A. Well, in my opinion, there was no aggravation, first of all, of the preexisting arthritic process. I don't even think that the, in my opinion, that the meniscus tears were caused by the subject mechanism of injury. Having said that, I would say that if in fact it is confirmed that there was an aggravation of a preexisting left knee condition, in my opinion that aggravation would be reflective only of the meniscus tears, which in my opinion were preexisting, and not of the arthritic condition. The meniscus tears, the aggravation was dealt with arthroscopically. The torn portion of the menisci was removed. The remainder of the menisci was entirely normal. And so at that point the temporary aggravation would have abated and she was left with an impairment that involved only the meniscus that was taken out. That would be a 10 percent impairment. There was no impairment related to the preexisting arthritis, in my opinion.

[185 Wn.App. 847] AR at 562-63. Dr. Bays added:

A. ... Degenerative arthritis is more of a wear-and-tear arthritis that happens over the course of time throughout one's natural life, where as a true inflammatory arthritis would be more consistent with a rheumatoid arthritis, would be more consistent with a gouty arthritis, and not as consistent with a degenerative arthritis.
. ...
Q. Is it possible that an injury, such as--that Ms. Zavala experienced, could aggravate or exacerbate osteoarthritis or at least the symptoms of osteoarthritis?
A. No.
Q. Is it possible for a person with osteoarthritis to be completely asymptomatic one day and then the very next day experience major adverse outcomes or adverse status with respect to activities of daily living?
A. No.
Q. Is it possible for a person with osteoarthritis to one day be completely asymptomatic, with respect to pain, and then the next day experience great levels of pain?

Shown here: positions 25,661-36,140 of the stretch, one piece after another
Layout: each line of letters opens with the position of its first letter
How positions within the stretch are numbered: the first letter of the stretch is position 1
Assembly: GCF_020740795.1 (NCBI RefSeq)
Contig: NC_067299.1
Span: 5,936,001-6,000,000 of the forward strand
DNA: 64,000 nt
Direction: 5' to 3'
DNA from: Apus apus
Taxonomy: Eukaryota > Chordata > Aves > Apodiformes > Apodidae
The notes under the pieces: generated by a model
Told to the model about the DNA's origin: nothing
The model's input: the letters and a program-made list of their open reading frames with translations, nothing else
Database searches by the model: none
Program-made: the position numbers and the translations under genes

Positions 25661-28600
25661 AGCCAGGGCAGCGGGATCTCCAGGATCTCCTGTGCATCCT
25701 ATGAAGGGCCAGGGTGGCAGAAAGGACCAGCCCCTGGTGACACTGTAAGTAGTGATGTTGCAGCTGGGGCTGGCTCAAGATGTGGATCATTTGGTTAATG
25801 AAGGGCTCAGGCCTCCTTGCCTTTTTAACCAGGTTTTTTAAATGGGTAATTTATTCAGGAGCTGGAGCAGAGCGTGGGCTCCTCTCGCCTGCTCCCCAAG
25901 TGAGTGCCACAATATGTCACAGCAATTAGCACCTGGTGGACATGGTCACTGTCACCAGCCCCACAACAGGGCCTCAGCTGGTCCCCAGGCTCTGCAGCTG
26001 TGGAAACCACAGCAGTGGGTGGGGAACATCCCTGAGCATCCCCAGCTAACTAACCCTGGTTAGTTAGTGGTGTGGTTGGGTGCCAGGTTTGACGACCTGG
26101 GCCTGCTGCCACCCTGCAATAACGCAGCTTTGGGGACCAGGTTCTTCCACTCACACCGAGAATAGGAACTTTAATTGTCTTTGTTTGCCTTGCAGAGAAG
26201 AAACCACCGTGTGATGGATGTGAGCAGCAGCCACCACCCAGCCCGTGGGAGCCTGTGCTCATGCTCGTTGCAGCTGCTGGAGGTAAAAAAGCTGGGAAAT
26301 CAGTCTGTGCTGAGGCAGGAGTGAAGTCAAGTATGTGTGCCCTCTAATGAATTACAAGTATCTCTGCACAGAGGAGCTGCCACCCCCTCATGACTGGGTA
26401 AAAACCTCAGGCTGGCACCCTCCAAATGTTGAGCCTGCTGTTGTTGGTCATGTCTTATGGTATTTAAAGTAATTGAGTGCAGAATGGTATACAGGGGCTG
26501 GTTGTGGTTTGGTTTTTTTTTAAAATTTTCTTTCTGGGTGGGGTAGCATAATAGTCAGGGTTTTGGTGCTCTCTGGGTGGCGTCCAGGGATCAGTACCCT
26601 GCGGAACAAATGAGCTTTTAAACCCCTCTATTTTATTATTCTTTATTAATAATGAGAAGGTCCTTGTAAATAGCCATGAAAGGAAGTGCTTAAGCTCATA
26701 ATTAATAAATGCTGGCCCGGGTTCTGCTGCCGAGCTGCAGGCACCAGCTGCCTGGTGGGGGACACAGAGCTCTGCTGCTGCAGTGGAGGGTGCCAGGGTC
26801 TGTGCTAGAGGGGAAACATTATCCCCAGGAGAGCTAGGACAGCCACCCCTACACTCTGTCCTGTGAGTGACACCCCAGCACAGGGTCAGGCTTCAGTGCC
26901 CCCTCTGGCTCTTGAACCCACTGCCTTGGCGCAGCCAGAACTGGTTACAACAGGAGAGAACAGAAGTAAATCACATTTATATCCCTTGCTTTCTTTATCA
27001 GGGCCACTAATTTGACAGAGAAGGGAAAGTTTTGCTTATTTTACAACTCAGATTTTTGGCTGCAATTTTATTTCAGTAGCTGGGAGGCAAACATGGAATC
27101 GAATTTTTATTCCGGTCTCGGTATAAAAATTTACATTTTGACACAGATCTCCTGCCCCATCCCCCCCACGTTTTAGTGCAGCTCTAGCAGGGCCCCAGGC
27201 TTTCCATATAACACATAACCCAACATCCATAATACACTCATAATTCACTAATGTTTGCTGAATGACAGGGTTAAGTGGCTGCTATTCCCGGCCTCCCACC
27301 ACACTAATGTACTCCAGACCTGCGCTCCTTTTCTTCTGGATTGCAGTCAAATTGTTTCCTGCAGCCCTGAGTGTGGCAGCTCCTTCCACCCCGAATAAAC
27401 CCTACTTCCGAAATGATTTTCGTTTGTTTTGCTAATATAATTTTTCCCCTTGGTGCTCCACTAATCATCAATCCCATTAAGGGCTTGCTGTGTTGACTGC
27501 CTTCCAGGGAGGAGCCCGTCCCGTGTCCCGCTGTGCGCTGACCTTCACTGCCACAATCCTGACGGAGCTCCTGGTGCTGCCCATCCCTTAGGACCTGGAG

A. No.

AR at 574-76.

¶ 17 Dr. Patrick Bays refrained from commenting on whether Zavala was symptomatic prior to her industrial injury, pointing to the lack of a " paper trail." AR at 563. Bays testified, however, that someone with Zavala's arthritic degradation could be without symptoms. Dr. Bays further declared that less than ten to fifteen percent of patients go from completely asymptomatic to requiring a total knee replacement within two to three years. Bays believed Zavala's industrial injury

Page 767

was fixed and stable when he examined her.

¶ 18 Dr. Bays testified to Ana Zavala's permanent impairment by reason of her work injury. He stated, " Using the American Medical Association Guidelines, 5th edition, and citing the specific tables, if one undergoes a partial [185 Wn.App. 848] medial and a partial lateral menisectomy, it is automatically a 10 percent impairment to the left lower extremity." AR at 564. Bays opined that Zavala does not need a total knee replacement, or any other treatment. According to Dr. Bays, Zavala needs no treatment because her complaints are unrelated to " a normal scientific arthritis problem." AR at 566.

¶ 19 Dr. Larry Iversen evaluated Ana Zavala on December 29, 2009. As part of that evaluation, Iversen reviewed a plethora of records related to Zavala's injury, including medical chart notes, other physicians' independent evaluations, and X rays. Based on those records, Iversen believed that Zavala suffered from severe osteoarthritis prior to her September 17, 2007 industrial injury. " In her case, it's the degenerative arthritis that occurs as one gets older. And, in lay terms, it is a wear-and-tear type of the cartilage in the knee joint." AR at 710. Dr. Iversen testified that this arthritis and Zavala's work injury were not related, in part, because of a lack of bruising from the industrial injury.

¶ 20 Dr. Larry Iversen testified to a belief that Ana Zavala failed to report a previous injury:

The MRI that was done in October 2007, showed that this ligament had been pulled off or stripped off or completely ruptured off the tibia. This is a significant injury. This requires a violent force, usually from the lateral side of the knee, pushing the knee towards the other side to cause that to get pulled loose. Interestingly, is usually we don't have to operate on those, because they reattach themselves with time. In her case, the injury and the violence was enough that it never did reattach, so I'm convinced there is something that happened in the past that we don't know about that's injured that knee.

AR at 711-12.

¶ 21 Dr. Iversen further testified:

Q. Now, have you formed an opinion, based on a more-probable-than-not basis, as to whether the industrial injury of September 17, 2007, somehow aggravated or lit up the underlying degenerative condition in the knee, the left knee?
[185 Wn.App. 849] A. I have.
Q. What is that opinion?
A. I'm trying to give her the benefit of the doubt. I will opine that the industrial incident of September 2007, caused a temporary subjective exacerbation of her preexisting arthritis, but did not cause a ...